On most days, Network Capital, a business networking group of over 67,000 Facebook (FB) members, focuses on providing updates on job openings, higher education, and employment to its audience.
However, as a devastating second wave of Covid-19 sweeps India, the community has been inundated with posts from users looking for hospital beds, oxygen, and medicines. Critics of Prime Minister Narendra Modi said he is to blame for the pandemic, citing decisions to allow large crowds to gather.
Members of the Facebook community, mainly Indian professionals, have been quick to respond to requests for assistance, sharing comprehensive Google (GOOGL) spreadsheets with information on medical suppliers and volunteer organizations.
“In such times of political polarization, it leaves you with a lot of hope when you see people come together like this,” said Utkarsh Amitabh, a former Microsoft (MSFT) employee who started Network Capital on Facebook in 2016.
He isn’t the only one using social media to coordinate relief efforts.
As India’s Covid-19 crisis has worsened in recent weeks, American social media behemoths have become beacons of hope for millions of people. Since the pandemic started, the world’s second most populated nation has seen over 18 million cases, and its healthcare system has crumbled under the strain, with hospitals running out of oxygen and drugs.
Distressed patients and their families have taken to Twitter (TWTR), Facebook, WhatsApp, Instagram, and LinkedIn, pleading for support as authorities struggle to provide adequate information.
SOS calls have been amplified by social media influencers ranging from Bollywood celebrities and cricketers to comic artists and entrepreneurs. Others also volunteered to cook meals for Covid-19 patients, clean their houses, and walk their dogs. Some people have also used the dating app Tinder to find support for friends.
Companies and nonprofit organizations have initiated donation campaigns on LinkedIn, according to Ashutosh Gupta, LinkedIn’s country manager for India, in an email. One way Indians can feel like they’re helping, according to Raheel Khursheed, Twitter’s former head of news in India.
“It is endearing to watch others help Covid-19 patients on Twitter, but it is also distressing to see how little we can do,” said Khursheed, who now runs a video streaming company. “We don’t know what to do in a pandemic. I don’t have an oxygen cylinder lying at home, so other than amplifying, I can’t do much.”
Even as Indians take to social media in the midst of one of the country’s darkest periods, Modi appears to be cracking down on the main platforms in an effort to quell dissent. At the behest of the Indian government, Twitter deleted many tweets about Covid-19 last month, including those that were critical of Prime Minister Narendra Modi’s handling of the pandemic.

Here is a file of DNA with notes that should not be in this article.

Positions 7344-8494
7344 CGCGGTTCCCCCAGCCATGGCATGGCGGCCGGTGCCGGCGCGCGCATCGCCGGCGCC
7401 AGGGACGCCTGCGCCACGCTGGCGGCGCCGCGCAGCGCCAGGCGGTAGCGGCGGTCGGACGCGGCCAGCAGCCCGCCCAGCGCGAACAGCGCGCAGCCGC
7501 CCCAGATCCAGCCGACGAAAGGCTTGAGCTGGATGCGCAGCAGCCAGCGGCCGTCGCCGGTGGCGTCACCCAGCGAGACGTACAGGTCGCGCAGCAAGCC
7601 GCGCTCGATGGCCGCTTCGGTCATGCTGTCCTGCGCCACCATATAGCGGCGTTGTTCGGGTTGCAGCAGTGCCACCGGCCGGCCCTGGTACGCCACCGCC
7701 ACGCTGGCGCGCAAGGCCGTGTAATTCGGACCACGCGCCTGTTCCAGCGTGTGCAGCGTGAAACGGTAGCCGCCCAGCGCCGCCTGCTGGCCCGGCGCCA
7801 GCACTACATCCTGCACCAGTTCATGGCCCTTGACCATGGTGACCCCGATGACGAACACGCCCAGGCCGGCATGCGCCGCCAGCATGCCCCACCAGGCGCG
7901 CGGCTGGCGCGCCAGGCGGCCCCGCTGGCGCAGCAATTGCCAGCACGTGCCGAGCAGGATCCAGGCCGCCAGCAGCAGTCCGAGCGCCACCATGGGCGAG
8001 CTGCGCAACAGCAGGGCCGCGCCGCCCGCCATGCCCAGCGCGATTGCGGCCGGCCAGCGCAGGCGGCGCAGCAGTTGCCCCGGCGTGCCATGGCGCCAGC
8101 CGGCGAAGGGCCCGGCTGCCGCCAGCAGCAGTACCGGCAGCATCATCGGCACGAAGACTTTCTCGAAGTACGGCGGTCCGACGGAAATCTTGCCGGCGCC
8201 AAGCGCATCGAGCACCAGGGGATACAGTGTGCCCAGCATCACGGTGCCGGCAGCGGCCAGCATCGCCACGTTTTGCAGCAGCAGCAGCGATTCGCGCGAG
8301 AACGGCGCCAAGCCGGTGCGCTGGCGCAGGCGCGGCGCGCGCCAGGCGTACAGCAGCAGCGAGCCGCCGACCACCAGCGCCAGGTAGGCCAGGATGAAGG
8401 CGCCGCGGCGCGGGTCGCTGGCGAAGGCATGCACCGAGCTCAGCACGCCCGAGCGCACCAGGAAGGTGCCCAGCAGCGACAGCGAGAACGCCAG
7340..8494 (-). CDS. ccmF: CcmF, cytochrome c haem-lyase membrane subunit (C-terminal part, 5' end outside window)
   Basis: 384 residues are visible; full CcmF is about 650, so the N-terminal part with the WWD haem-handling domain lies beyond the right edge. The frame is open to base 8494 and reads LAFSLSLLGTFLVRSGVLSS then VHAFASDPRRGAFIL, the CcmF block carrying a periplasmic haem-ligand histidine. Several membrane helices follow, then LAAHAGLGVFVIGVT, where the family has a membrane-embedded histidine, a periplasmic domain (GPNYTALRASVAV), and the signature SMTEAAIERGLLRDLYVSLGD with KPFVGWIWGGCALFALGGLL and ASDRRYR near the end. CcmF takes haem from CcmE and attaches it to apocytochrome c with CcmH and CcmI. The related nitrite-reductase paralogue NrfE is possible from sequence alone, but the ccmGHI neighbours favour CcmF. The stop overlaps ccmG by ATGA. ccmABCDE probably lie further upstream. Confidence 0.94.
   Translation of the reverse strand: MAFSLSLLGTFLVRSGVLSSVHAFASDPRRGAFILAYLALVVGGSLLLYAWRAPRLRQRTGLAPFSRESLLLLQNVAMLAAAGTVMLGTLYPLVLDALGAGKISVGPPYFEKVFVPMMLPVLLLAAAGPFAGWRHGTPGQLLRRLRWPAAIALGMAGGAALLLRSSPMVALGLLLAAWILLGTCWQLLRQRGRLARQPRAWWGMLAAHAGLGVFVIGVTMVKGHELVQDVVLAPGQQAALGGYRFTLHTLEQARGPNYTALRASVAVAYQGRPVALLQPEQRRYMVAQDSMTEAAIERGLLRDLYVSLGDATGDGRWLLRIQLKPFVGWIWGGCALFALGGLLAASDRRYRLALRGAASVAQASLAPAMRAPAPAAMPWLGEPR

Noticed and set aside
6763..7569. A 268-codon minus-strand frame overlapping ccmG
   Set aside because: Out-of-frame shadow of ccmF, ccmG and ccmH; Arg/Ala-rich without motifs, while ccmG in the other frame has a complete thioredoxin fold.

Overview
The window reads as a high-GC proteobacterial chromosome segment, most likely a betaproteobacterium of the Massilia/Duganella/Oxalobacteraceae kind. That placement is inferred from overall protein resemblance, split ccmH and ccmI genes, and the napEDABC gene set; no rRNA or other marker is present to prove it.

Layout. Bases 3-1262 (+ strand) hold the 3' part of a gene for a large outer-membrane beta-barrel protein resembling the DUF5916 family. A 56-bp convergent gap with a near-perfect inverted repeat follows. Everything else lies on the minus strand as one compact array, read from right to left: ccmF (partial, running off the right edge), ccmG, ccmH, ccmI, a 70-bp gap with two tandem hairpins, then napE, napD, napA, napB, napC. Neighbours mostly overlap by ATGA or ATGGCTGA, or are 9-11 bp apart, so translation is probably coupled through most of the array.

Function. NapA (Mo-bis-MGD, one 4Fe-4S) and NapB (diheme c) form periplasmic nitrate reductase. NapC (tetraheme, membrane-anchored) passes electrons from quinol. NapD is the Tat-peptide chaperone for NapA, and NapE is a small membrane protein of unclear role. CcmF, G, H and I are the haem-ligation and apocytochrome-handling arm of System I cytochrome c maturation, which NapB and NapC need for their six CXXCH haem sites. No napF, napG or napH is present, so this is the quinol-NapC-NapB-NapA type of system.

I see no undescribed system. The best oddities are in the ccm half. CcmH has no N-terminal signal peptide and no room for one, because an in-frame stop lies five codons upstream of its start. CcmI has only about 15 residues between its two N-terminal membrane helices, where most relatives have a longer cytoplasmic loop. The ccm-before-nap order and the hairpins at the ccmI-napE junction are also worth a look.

New Delhi’s interference has placed social media firms in a tough spot in one of their most important markets, pitting them against their customers and a government that recently adopted new legislation that could make them responsible for failing to remove contentious content.
Every day, photos of the agony unfolding in India are posted on social media, amid mounting public outrage at the ruling Bharatiya Janata Party (BJP) for failing to contain the vicious second wave. People are using trending hashtags like #ResignModi, #SuperSpreaderModi, and #WhoFailedIndia to post critical comments in addition to asking for support.
When asked about its India-related traffic during this surge, Facebook sent CNN Business a list of seven community groups working on pandemic-related issues. Twitter declined to reveal the number of Covid-related posts on its platform in India, and when asked about its India-related traffic during this surge, Facebook sent CNN Business a list of seven community groups working on pandemic-related issues.
India’s Ministry of Electronics and Information Technology said in a statement last week that it had asked Twitter, Facebook, and other social media platforms to delete about 100 posts by users it accused of sharing false or misleading information. According to the ministry, users spread “panic” about the new Covid-19 wave by “using unrelated, obsolete, and out of context photos or visuals, communally sensitive tweets, and misinformation about Covid-19 protocols.”
The tweets were withheld in India, according to a Twitter spokesperson, but they were still visible to users outside the country. Modi is particularly active on Twitter, where he has more than 41 million followers.
Many social media users were outraged by the government order, accusing New Delhi of concentrating on its own reputation rather than the crisis.
Pratik Sinha, co-founder of the fact-checking website Alt News, does not believe the government’s argument that it was after fake news. “There are hundreds of thousands of posts with fake news on social media during the pandemic, why to take down only these 100 and let the others stay?” he said. “A lot of the tweets [which were removed] were in the form of opinion with no element of misinformation,” he added.
Opposition politicians posted some of the tweets, blaming Modi for the disastrous Covid-19 wave.
Pawan Khera, a spokesman for the opposition Congress party, filed a legal notice with Twitter seeking reinstatement of his seat, in which he challenged the Modi government’s decision to allow mass gatherings at the Kumbh Mela, one of the world’s largest religious pilgrimages, and to hold election rallies. The removal of his tweets was described as “arbitrary” and “illegal” in the notice. A request for comment from Twitter has gone unanswered.